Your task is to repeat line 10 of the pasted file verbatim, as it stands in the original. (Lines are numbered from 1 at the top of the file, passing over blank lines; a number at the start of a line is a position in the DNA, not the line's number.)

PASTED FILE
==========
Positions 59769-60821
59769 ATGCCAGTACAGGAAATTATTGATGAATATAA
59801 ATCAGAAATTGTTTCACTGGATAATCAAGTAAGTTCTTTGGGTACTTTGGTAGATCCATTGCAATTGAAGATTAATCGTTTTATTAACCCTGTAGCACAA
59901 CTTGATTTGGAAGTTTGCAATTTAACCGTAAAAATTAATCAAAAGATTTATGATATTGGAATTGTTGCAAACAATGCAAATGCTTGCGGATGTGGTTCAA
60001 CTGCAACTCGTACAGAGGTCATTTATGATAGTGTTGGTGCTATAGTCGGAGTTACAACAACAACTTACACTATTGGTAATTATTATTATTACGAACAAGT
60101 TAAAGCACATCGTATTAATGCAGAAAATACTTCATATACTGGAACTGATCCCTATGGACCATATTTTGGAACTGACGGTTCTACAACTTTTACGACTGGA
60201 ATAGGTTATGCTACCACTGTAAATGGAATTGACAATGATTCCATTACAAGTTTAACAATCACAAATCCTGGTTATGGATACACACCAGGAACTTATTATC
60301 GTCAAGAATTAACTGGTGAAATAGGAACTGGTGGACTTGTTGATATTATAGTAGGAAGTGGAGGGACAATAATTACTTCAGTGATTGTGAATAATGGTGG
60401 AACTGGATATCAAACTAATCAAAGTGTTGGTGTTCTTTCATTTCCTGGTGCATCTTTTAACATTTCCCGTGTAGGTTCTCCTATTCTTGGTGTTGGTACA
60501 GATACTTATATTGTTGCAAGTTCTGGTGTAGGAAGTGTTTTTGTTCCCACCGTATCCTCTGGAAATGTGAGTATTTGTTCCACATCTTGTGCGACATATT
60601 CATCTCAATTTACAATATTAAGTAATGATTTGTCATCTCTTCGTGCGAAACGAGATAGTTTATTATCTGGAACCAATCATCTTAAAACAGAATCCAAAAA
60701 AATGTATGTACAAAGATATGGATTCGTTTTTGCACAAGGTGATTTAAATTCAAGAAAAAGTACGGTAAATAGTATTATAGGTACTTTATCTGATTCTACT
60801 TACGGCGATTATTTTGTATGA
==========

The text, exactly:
60501 GATACTTATATTGTTGCAAGTTCTGGTGTAGGAAGTGTTTTTGTTCCCACCGTATCCTCTGGAAATGTGAGTATTTGTTCCACATCTTGTGCGACATATT